Friday, September 11
My coworkers all decided today was the day to do Tomato Soup, so I eagerly tag along with.
This isn’t a hike a person can easily try themselves unless they’re with someone who’s done it before because it’s entirely off trail, there is no worn path or markers to follow. In Yellowstone and other national parks I’ve worked at, it is legal to go off trail unless posted otherwise. Sometimes you need a permit depending on where you want to go though so it’s a good idea to check in with the back country ranger office first and explain your plans. They can also give you advice about the terrain and hazards you might face.
Every step on fallen pine needles, dry grass, and bare earth brings a little thrill of excitement. This is different than following a trail through the woods where you know exactly where you’ll end up. My coworkers have hiked out here before, but because there is no path it’s pretty much impossible to follow the same route twice. The possibility of stumbling across something none of us have seen before brings a bigger sense of adventure to the proceedings.
The first thing we stumble across is a lone bison, standing in the middle of a clearing and blocking our way. Going around him would be hard, runoff from hydrothermal features has made much of the meadow boggy and stepping in hot water isn’t how we want to start the day. Luckily he moves off quickly and we’re able to pass.
I creep closer to the pool the bison was standing in front of, being very careful where I step and looking at the edge critically to see if it’s an overhang. There are no boardwalks here to keep a person from falling through the crust, no signs warning visitors away from unstable areas, and no one else around to call for help if something were to happen. So we need to be very cautious; Death in Yellowstone is one of the most popular books we sell at the store and a lot of those stories involve hot springs.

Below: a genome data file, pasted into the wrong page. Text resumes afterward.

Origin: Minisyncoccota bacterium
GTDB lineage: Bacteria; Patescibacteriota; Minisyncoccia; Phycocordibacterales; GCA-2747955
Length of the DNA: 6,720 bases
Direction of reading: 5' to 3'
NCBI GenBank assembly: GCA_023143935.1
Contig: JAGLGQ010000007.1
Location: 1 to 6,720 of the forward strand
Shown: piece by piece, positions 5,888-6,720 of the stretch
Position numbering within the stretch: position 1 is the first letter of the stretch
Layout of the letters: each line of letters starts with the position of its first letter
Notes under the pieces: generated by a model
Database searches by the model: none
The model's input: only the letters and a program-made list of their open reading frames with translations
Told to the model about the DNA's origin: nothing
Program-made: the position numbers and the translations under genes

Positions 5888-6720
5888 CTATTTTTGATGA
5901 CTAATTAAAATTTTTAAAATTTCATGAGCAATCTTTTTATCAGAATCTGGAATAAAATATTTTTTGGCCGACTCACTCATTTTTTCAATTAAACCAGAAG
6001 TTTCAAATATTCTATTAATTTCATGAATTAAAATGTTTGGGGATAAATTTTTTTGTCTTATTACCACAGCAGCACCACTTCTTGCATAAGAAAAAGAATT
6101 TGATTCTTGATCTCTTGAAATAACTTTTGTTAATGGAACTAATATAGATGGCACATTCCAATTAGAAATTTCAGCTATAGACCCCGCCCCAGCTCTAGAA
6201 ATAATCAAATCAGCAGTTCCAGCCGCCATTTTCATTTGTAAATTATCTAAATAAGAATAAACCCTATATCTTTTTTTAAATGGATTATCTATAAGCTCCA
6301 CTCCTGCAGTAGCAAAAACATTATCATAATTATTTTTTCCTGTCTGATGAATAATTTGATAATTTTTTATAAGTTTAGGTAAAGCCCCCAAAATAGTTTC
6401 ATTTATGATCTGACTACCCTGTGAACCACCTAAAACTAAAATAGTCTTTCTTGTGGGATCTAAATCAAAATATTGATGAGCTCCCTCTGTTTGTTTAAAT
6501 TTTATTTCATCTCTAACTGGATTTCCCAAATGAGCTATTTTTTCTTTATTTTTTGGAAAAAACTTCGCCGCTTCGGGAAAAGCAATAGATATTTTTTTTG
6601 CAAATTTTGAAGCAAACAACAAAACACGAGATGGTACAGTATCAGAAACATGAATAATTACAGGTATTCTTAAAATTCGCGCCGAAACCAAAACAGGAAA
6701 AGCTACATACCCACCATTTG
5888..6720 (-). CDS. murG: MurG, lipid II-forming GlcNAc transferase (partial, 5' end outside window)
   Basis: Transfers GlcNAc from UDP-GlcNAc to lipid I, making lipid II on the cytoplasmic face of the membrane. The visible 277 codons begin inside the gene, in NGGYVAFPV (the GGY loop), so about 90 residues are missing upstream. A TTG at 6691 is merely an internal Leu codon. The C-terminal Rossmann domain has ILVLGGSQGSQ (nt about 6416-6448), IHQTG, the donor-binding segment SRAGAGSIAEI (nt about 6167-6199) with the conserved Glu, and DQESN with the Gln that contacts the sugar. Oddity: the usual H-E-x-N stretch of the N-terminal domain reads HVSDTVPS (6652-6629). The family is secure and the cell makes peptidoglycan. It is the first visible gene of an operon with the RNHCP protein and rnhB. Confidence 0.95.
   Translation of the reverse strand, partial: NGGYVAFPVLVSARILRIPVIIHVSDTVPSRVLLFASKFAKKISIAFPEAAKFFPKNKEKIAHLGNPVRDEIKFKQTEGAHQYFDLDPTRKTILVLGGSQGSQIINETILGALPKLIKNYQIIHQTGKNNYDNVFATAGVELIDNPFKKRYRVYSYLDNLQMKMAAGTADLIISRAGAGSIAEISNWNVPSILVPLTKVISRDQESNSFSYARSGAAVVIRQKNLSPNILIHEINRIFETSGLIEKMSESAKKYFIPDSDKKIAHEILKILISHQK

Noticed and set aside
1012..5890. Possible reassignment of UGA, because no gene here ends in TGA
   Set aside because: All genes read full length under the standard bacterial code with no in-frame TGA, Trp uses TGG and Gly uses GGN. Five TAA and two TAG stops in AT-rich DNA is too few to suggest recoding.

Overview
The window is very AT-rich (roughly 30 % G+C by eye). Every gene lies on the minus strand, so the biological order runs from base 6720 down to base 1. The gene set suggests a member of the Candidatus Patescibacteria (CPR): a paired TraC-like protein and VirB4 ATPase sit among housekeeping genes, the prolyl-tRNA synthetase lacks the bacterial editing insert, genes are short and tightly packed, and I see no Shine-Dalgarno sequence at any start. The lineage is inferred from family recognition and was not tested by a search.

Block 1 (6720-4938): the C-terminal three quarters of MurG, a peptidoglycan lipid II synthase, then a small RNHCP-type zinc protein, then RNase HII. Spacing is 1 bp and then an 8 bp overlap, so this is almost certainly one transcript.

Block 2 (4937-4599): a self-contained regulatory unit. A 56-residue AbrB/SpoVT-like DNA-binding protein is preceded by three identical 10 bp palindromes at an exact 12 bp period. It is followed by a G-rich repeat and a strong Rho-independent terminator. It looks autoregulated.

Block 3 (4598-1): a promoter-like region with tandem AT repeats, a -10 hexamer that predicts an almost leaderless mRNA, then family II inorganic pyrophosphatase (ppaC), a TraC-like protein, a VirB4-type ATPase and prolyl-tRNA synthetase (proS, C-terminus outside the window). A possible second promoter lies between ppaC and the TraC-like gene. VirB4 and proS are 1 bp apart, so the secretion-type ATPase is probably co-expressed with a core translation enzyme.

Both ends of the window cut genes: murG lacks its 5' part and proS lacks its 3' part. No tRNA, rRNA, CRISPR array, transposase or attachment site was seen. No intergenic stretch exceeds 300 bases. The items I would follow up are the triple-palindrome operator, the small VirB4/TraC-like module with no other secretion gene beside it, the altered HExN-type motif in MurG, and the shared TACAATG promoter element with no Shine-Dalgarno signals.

It’s blue in the center and is steaming heavily, which means it’s probably quite hot. One of my coworkers has his temperature gun with him and he points it at the center of the pool, 180 degrees. Yep, wouldn’t want to fall in that one. The pool next to it has less steam and rust colored bacteria growing in it, indicating a cooler temperature which the temp gun confirms.
We follow a creek upstream. Even though it isn’t warm where we join with it, it’s easy to tell that it’s runoff from hydrothermal features because of the white residue left on rocks where the water has dried and the interesting colors of the creek bed. As we move closer to the source the water gets warmer, red and orange bacterial mats and emerald green algae colonize the water.
We cross the stream in two places where it’s narrow enough not to get our feet wet. Eventually it forks, and we follow the right fork up to two large steaming springs with a tiny bridge of land between them.